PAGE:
Document Type

Dissertation

Degree

Doctor of Philosophy (PhD)

Department

Chemistry

First Advisor's Name

Yi Xiao

First Advisor's Committee Title

Committee Chair

Second Advisor's Name

Yuan Liu

Second Advisor's Committee Title

Committee Member

Third Advisor's Name

Kathleen Rein

Third Advisor's Committee Title

Committee Member

Fourth Advisor's Name

Stanislaw F. Wnuk

Fourth Advisor's Committee Title

Committee Member

Fifth Advisor's Name

Wenzhi Li

Fifth Advisor's Committee Title

Committee Member

Keywords

Gold nanoparticle, biosensor, colorimetric detection, cocaine, SNP, NADH, enzyme assisted target recycling

Date of Defense

6-29-2016

Abstract

Biosensors have proven to be a powerful tool for detecting diverse targets, such as proteins, DNA, and small molecules representing disease biomarkers, toxins, drugs and their metabolites, environmental pollutants, agrichemicals, and antibiotics with high sensitivity and specificity.

The major objective of the research described in this dissertation was to develop low cost, low sample volume, highly sensitive and specific AuNP-based colorimetric sensor platforms for the detection of DNA and small molecules. With this in mind, we propose an instrument-free approach in chapter three for the detection of NADH with a sensor constructed on a paper substrate, based on the target-induced inhibition of AuNP dissolution. The successful detection of this important molecule opens the door to numerous possibilities for dehydrogenase characterization, because NAD+/NADH are essential cofactors for more than 300 dehydrogenase enzymes. To further increase the sensitivity of our hybridization-based assay for DNA detection, we developed an enzyme-assisted target recycling (EATR) strategy in chapter four and have applied such an EATR-based colorimetric assay to detect single-nucleotide mismatches in a target DNA with DNA-functionalized AuNPs. This assay is based on the principle that nuclease enzymes recognize probe–target complexes, cleaving only the probe strand. This results in target release, enabling subsequent binding to and cleavage of another probe molecule. When the probe is conjugated onto AuNPs, complete cleavage from the AuNP surface produces a detectable signal in high ionic strength environments as the nanoparticles undergo aggregation. With such enzyme-assisted amplification, target detection can occur with a very low nM detection limit within 15 minutes. The extent of DNA loading on the AuNP surface plays an important role in the efficiency of DNA hybridization and aptamer-target assembly. Many studies have shown that high surface-coverage is associated with steric hindrance, electrostatic repulsive interactions and elevated surface salt concentration, whereas low surface-coverage can result in nonspecific binding of oligonucleotides to the particle surface. In chapter five, we investigated DNA surface coverage effects, and apply this optimization in conjunction with a highly-specific aptamer to develop a sensitive colorimetric sensor for rapid cocaine detection based on the inhibition of nuclease enzyme activity.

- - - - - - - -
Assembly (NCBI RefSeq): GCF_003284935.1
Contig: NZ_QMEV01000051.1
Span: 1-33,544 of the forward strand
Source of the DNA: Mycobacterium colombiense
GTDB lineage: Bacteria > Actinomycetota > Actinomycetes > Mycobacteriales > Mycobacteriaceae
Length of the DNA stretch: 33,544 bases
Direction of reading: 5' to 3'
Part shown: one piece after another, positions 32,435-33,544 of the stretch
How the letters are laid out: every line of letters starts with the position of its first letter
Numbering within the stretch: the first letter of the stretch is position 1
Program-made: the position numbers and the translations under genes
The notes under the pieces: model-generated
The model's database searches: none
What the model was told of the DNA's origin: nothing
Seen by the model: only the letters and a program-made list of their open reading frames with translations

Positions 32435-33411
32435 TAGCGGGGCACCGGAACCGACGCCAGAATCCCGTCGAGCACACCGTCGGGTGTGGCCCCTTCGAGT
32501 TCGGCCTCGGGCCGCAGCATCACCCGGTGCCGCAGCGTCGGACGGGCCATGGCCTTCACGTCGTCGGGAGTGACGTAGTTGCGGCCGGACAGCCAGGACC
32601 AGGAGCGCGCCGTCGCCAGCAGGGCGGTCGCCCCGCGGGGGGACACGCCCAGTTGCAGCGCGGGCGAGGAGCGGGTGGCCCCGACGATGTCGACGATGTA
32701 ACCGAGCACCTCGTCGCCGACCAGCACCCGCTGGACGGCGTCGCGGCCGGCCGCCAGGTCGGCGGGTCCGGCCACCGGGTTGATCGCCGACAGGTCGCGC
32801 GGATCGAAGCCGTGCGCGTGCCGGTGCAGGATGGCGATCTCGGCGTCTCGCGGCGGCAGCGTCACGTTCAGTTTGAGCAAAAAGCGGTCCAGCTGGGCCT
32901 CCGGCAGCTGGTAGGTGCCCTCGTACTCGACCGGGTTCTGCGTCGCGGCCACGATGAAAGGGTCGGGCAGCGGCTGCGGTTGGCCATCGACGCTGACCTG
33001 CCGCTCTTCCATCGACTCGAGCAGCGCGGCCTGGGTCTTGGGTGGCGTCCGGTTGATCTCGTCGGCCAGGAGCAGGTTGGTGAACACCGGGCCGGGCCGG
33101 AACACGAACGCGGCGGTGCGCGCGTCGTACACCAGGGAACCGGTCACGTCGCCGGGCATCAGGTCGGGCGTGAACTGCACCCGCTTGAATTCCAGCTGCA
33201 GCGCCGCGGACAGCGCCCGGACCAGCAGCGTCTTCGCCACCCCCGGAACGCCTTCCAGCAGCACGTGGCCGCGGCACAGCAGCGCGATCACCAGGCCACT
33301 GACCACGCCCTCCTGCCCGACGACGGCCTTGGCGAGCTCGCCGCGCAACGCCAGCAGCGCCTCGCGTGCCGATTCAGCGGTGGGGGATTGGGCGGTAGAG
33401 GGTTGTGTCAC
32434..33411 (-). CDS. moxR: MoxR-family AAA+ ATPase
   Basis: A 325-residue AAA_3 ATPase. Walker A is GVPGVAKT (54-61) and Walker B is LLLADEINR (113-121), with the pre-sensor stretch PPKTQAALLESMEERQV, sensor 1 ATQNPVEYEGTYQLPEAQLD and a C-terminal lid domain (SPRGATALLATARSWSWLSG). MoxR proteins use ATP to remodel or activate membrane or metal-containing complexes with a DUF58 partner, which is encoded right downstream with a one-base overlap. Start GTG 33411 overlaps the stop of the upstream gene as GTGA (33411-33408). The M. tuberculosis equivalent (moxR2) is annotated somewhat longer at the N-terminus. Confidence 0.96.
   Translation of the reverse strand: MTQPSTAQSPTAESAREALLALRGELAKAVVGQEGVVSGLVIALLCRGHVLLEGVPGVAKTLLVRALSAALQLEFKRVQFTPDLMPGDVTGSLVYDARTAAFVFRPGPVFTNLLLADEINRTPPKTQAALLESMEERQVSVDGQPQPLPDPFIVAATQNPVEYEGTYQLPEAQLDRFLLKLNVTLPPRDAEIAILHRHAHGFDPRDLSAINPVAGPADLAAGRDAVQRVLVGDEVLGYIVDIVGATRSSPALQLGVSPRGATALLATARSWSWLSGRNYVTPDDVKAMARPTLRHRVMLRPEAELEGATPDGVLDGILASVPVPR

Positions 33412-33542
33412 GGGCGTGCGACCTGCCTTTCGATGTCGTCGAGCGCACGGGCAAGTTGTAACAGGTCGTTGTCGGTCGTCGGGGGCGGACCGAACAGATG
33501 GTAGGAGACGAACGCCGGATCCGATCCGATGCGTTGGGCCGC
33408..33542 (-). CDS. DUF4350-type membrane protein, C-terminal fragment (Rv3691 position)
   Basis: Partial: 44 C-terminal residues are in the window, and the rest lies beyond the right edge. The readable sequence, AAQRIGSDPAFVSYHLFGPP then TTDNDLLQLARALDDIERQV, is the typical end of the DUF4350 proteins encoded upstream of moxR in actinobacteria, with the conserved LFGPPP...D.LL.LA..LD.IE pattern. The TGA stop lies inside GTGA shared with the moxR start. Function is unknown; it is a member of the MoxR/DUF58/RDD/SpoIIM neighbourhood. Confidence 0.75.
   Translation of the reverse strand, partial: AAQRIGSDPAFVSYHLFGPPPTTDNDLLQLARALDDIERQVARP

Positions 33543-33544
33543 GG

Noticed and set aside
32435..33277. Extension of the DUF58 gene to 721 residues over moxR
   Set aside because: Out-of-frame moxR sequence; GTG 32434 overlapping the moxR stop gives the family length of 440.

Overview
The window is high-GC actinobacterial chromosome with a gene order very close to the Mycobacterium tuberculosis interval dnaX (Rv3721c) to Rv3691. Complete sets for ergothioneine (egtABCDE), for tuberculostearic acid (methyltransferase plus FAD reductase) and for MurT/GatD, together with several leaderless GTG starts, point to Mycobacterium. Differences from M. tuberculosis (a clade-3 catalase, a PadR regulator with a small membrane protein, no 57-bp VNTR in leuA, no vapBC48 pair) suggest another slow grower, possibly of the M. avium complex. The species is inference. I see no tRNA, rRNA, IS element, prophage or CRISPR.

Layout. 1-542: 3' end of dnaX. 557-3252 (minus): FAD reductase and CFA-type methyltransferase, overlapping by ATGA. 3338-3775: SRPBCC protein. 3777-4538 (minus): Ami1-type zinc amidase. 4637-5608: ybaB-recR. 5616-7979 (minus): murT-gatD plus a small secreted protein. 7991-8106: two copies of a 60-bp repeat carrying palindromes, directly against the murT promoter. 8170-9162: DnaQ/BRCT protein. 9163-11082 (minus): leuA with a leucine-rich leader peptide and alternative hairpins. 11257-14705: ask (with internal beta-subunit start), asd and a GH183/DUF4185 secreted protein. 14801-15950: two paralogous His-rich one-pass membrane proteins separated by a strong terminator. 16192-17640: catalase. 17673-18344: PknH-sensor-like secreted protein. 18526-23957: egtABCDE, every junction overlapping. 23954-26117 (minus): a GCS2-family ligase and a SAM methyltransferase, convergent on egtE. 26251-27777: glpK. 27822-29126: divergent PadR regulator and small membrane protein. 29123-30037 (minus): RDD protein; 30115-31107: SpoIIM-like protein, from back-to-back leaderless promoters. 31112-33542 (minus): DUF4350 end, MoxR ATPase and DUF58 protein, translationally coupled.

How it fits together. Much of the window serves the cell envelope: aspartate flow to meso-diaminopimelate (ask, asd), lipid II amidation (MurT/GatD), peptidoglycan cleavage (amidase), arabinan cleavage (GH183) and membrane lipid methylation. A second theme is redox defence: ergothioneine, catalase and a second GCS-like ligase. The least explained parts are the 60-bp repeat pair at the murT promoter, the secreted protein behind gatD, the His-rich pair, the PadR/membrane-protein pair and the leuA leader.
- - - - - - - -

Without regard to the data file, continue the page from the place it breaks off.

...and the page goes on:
Identifier

FIDC000729

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